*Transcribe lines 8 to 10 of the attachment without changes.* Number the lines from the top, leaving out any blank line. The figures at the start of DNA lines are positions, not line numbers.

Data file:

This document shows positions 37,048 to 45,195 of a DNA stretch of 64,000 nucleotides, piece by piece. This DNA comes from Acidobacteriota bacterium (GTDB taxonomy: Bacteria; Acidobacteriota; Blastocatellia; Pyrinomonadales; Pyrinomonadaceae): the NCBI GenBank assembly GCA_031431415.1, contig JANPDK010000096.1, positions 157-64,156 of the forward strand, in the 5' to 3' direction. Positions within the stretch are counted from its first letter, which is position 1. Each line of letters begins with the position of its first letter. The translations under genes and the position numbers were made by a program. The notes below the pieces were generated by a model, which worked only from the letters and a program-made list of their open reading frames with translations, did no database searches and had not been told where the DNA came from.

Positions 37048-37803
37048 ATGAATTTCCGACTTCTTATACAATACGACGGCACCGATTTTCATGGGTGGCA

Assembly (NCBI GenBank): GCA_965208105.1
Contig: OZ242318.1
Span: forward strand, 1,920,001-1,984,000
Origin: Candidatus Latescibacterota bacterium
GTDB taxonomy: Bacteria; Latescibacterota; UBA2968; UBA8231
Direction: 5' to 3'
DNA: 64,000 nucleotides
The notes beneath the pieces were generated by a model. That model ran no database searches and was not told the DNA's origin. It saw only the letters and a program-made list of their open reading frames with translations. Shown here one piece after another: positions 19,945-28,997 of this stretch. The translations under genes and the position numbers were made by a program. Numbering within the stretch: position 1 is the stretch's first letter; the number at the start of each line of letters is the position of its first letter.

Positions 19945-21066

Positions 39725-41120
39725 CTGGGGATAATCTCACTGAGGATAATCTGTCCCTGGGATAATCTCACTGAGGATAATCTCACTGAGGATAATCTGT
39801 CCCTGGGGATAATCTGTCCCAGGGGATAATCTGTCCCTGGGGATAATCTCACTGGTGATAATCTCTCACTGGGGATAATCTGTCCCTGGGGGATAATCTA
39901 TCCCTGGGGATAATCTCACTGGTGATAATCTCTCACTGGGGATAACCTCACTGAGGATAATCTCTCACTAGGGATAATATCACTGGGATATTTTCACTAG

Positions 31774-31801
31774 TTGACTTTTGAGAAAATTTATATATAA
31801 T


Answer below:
GTDB taxonomy: Bacteria; Latescibacterota; UBA2968; UBA8231
Direction: 5' to 3'
DNA: 64,000 nucleotides